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Homeland Security

17 November 2005

Human Bird Flu Cases Total 130, U.N. Health Agency Says

New cases, deaths in China and Indonesia account for increase

With laboratory confirmations of new bird flu cases in China and Indonesia, the World Health Organization (WHO) reports November 17 that 130 humans have now been stricken with the H5N1 avian influenza virus that has resulted in the death or destruction of more than 150 million birds.

More than half the people infected – 67 – have died from the disease.

WHO affirms the announcement from Beijing officials November 16 that its Centre for Disease Control and Prevention has detected the first appearance of the disease in Chinese people. Four other nations – Cambodia, Indonesia, Thailand and Vietnam -- previously have reported human cases of bird flu since the widespread outbreaks began in poultry almost two years ago.

Although Chinese officials reported three human cases, WHO has affirmed only two because of a lack of laboratory confirmation in the death of a 12-year-old girl that Chinese experts attributed to avian influenza.

A 9-year-old Chinese boy recovered from his infection; a 24-year-old woman, a poultry worker, died. (See related article.)

The WHO also has confirmed reports of two more human deaths from the Ministry of Health in Indonesia. Like many of the victims of H5N1 so far, they were young – a 16-year-old girl and a 20-year-old woman. Both victims from Jakarta died within days of the onset of symptoms.

The international health community warns that H5N1 infection has the possibility to develop into a full-fledged pandemic. This influenza strain rarely has appeared in humans before, so people have no immunity to it. 

So far, contact with infected birds has been identified as the source of disease for the sick people in all but a few cases. The virus does not appear to be contagious among humans, but if it becomes so, medical authorities believe disease could spread quickly worldwide, causing millions of deaths and widespread economic and social disruption.

For additional information on the disease and efforts to combat it, see Bird Flu (Avian Influenza).

A detailed breakdown of the human cases and where they have occurred is available on the WHO Web site.

The text of the WHO situation report follows:

(begin text)

World Health Organization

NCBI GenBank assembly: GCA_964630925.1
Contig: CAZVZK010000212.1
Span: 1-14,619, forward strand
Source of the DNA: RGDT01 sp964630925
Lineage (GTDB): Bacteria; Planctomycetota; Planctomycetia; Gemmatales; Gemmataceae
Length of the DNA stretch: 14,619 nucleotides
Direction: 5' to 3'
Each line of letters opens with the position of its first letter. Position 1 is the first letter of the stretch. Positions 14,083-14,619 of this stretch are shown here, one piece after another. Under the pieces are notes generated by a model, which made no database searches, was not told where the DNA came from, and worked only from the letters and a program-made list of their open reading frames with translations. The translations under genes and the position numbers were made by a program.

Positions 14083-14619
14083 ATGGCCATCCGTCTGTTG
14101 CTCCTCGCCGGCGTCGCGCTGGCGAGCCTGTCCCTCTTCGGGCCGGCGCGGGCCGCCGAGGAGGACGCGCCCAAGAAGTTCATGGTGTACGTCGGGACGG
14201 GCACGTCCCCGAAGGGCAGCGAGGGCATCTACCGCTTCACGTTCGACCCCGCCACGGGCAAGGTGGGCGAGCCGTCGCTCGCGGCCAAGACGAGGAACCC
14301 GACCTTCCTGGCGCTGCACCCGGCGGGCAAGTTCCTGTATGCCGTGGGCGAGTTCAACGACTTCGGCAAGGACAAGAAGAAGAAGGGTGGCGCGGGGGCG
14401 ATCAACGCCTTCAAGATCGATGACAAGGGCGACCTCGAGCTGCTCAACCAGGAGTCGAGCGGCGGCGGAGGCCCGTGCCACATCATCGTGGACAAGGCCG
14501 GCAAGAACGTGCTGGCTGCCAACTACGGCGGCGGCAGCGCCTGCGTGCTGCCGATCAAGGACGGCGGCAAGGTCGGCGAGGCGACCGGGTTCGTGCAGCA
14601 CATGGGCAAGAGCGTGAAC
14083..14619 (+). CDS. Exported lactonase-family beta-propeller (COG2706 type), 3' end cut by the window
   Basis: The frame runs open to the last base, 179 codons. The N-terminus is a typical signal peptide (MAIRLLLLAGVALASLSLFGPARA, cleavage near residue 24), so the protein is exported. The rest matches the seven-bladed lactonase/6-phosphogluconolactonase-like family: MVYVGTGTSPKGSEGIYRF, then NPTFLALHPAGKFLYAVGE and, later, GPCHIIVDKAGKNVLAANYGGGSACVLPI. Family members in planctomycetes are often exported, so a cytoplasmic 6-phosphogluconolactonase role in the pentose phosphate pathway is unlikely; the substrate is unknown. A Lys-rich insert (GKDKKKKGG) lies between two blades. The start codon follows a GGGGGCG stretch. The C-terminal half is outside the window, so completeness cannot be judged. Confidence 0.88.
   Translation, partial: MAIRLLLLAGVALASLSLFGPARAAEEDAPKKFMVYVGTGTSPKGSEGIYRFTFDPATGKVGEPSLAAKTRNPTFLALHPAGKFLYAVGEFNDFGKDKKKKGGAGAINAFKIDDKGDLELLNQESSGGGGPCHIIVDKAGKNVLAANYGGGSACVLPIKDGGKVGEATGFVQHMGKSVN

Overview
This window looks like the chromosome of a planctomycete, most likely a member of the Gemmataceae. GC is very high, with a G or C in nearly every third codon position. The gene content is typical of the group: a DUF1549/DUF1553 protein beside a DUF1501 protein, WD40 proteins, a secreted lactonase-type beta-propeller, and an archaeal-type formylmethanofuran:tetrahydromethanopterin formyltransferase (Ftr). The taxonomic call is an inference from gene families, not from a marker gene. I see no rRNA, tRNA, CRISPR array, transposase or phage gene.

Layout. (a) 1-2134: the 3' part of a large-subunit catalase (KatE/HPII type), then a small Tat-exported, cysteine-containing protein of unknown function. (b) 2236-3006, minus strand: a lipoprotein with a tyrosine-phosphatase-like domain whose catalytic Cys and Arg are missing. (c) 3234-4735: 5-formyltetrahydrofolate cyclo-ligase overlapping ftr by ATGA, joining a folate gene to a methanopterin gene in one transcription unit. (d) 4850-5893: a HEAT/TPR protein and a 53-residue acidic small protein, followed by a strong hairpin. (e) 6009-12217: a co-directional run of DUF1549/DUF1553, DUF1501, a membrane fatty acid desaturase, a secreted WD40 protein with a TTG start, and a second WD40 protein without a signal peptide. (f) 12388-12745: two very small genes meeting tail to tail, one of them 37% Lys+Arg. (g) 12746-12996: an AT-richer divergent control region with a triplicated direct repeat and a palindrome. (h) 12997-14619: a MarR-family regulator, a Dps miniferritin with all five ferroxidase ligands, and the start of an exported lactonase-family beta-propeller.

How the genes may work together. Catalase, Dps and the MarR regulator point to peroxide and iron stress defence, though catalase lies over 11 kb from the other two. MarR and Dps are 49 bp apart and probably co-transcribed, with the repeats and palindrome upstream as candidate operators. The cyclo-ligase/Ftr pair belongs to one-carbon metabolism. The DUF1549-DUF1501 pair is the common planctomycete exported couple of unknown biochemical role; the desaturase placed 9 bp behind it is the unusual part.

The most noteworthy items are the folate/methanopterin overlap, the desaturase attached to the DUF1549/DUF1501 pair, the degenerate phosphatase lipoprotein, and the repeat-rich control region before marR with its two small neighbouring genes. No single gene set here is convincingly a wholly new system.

[Geneva, Switzerland]

Avian influenza – situation in China, Indonesia – update 41
17 November 2005

The Ministry of Health in China has confirmed the country’s first two human cases of infection with the H5N1 avian influenza virus. The first case is a 9-year-old boy from the southern province of Hunan. He was hospitalized with respiratory symptoms on 17 October and has since returned home, fully recovered.

The second case is a 24-year old woman who worked as a poultry farmer in the south-eastern province of Anhui. She developed symptoms on 1 November, was hospitalized with severe pneumonia on 7 November, and died on 10 November.

Testing was conducted by the Chinese Centre for Disease Control and Prevention in Beijing.

An additional two possible human cases have been investigated in Hunan Province. The first is the boy’s 12-year-old sister. She was hospitalized on 16 October and died the following day of severe bilateral pneumonia and acute respiratory distress syndrome. Samples from the girl are inadequate for testing, and the cause of her death will probably never be known with certainty. Although evidence pointing to H5N1 infection is considered substantial by Chinese experts, WHO reports only laboratory-confirmed cases.

The additional case under investigation in Hunan is a 36-year-old schoolteacher. He was hospitalized with pneumonia on 24 October. Definitive test results are pending. A WHO team with expertise in virology and laboratory diagnosis has collaborated with national experts in the investigation of the cases in Hunan.

Surveillance for human cases in China intensified over the past month following a recurrence of highly pathogenic H5N1 avian influenza in poultry. Since 19 October, China has reported 11 fresh outbreaks of the disease in six provinces, from Liaoning in the northeast of the country to Xinjiang in the far west. Hunan and Anhui – the two provinces with confirmed cases – are among the recently affected provinces.


The Ministry of Health in Indonesia has today confirmed a further two cases of human infection with the H5N1 avian influenza virus. Both cases were fatal.

The first newly confirmed case was a 16-year-old girl from Jakarta. She developed symptoms on 4 November, was hospitalized on 6 November, and died on 8 November.

The second case was a 20-year-old woman from Jakarta. She developed symptoms on 5 November, was hospitalized on 9 November, and died on 12 November.

Both cases were confirmed by a WHO reference laboratory in Hong Kong. Field investigations are under way.

The newly confirmed cases bring the total in Indonesia to 11. Of these, 7 have been fatal.

(end text)

(Distributed by the Bureau of International Information Programs, U.S. Department of State. Web site: http://usinfo.state.gov)

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